If you ask "Does God Exist", and expect a Yes/No response, then you will be let down. There is no proof on either side that supports the claim. The only answer worth pursuing is "We don't know."

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Re: Does God Exist?

Postby Griffin » Wed Jan 05, 2011 3:14 pm UTC

God is not someone. "He" is not a being that we can ever understand or acknowledge as existing in any kind of way that we can comprehend. "He" exists outside of our understanding. "He" is Unknowable.

You're supposing quite a bit here. Who's to say your beliefs about god are correct? Maybe he IS knowable!

If you ask "Does God Exist", and expect a Yes/No response, then you will be let down. There is no proof on either side that supports the claim. The only answer worth pursuing is "We don't know."

Though all the available evidence points to no, so its a pretty good default in the absence of new revelations.
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Re: Does God Exist?

Postby Jonolith » Wed Jan 05, 2011 4:01 pm UTC

Griffin wrote:
God is not someone. "He" is not a being that we can ever understand or acknowledge as existing in any kind of way that we can comprehend. "He" exists outside of our understanding. "He" is Unknowable.

You're supposing quite a bit here. Who's to say your beliefs about god are correct? Maybe he IS knowable!


But he is not. You can't shake his hand, and he doesn't talk to you. Unless you are meaning that he is knowable in the same way that my own personal feelings are knowable. But that is hardly good Science.

If you ask "Does God Exist", and expect a Yes/No response, then you will be let down. There is no proof on either side that supports the claim. The only answer worth pursuing is "We don't know."

Though all the available evidence points to no, so its a pretty good default in the absence of new revelations.


I would argue that it's the only way to find common ground with one another, because it is, truly, the only thing anyone has in common with anyone else. The other two options just lead to confrontation and strife. In the end it is simply best to acknowledge the truth of the situation. "We don't know if God Exists or does not Exist."

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Re: Does God Exist?

Postby SlyReaper » Wed Jan 05, 2011 4:03 pm UTC

An "unknowable" God falls snugly into the category of an uninteresting God, since He will not affect anything in this universe. The moment He affects something in the universe, He becomes knowable. Or rather, he becomes knowable the moment the light cone of the divine event encompasses you.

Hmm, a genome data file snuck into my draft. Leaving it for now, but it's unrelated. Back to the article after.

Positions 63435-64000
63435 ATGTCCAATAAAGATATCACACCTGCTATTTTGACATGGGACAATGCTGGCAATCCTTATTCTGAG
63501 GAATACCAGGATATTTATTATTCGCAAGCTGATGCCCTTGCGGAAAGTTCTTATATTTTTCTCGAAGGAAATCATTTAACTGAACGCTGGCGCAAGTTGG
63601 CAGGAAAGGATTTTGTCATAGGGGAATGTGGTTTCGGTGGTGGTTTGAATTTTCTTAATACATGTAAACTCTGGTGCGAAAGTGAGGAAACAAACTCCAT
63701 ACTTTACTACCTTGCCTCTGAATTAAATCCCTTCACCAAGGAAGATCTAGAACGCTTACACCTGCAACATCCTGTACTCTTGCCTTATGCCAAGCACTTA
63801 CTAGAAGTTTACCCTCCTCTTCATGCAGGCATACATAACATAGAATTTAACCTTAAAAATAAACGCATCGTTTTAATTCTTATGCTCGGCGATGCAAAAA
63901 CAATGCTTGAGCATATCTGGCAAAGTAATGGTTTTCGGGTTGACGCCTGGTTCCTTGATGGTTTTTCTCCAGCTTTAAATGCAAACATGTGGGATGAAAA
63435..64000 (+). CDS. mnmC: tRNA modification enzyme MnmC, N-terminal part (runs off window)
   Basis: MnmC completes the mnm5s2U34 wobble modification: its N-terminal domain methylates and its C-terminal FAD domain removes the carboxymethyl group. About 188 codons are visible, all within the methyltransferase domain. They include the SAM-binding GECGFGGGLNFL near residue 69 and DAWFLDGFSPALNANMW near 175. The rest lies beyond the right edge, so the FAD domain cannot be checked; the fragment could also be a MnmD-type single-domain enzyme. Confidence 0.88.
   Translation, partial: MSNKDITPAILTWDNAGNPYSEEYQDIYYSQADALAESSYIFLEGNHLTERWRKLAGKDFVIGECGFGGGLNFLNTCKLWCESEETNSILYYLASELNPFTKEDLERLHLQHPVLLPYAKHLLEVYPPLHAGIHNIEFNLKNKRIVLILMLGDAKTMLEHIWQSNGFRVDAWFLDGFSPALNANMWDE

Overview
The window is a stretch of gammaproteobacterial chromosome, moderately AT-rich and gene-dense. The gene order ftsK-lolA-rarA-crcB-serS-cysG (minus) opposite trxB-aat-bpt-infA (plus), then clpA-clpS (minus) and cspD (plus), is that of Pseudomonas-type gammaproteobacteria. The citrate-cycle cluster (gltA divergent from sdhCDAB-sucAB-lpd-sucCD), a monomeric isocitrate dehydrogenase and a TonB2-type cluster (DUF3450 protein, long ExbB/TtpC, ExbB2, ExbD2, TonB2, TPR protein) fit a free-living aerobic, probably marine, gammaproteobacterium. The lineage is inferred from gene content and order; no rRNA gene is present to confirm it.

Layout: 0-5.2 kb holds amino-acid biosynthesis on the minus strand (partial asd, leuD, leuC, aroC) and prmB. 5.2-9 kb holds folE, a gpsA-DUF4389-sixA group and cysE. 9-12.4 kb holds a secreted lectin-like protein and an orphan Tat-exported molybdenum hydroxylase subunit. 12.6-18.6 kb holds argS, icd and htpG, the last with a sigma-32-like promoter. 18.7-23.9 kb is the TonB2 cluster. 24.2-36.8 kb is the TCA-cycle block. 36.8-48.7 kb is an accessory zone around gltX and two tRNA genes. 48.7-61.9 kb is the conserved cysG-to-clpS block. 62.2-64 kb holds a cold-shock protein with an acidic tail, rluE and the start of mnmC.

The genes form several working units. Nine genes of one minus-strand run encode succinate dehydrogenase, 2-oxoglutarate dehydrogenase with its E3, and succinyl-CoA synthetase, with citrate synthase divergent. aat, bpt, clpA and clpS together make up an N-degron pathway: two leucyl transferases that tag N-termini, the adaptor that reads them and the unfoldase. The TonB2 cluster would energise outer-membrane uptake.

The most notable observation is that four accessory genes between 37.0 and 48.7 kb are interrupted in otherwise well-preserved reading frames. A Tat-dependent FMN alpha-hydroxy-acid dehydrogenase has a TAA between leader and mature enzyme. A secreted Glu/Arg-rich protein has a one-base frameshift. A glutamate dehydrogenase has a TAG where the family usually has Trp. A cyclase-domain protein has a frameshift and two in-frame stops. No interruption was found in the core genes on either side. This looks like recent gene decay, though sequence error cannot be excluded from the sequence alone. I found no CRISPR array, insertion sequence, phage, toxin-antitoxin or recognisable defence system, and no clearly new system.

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Re: Does God Exist?

Postby skniuhi » Wed Jan 05, 2011 4:46 pm UTC

Sorry folks was out of station and hence couldn't reply.
First of all i will like to clarify a point that in this thread i am not proposing any proof for the existence of God or the other way around .
I intend to discuss how the idea of God originated. I think everyone would agree with me that an idea needs a origin.
Now consider the following example "Why did people consider the earth to be flat ? " because that sounded more or less obvious in an age without camera and still its tough to imagine someone standing in a curve right?

I would welcome any discussion regarding the origin of idea than proofs using the watchmaker's argument( intelligent design) or arguments on the basis of innateness or disproving using the infinite monkey theorem.

Buddha isn't considered a God, and achieving enlightenment is not a miracle.
.
Well my mother tongue ain't English but i mentioned Buddha is considered like a God which means that he isn't God and achieving enlightenment might not be a miracle but if one says he attained enlightenment after sitting under a Bodhi tree it sounds creepy and if you believe it I would call you a fool but if a million people believe in it then it needs to be analyzed and that was the purpose of this article.

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Re: Does God Exist?

Postby Czhorat » Wed Jan 05, 2011 5:17 pm UTC

skniuhi wrote:Sorry folks was out of station and hence couldn't reply.
First of all i will like to clarify a point that in this thread i am not proposing any proof for the existence of God or the other way around .
I intend to discuss how the idea of God originated. I think everyone would agree with me that an idea needs a origin.
Now consider the following example "Why did people consider the earth to be flat ? " because that sounded more or less obvious in an age without camera and still its tough to imagine someone standing in a curve right?

I would welcome any discussion regarding the origin of idea than proofs using the watchmaker's argument( intelligent design) or arguments on the basis of innateness or disproving using the infinite monkey theorem.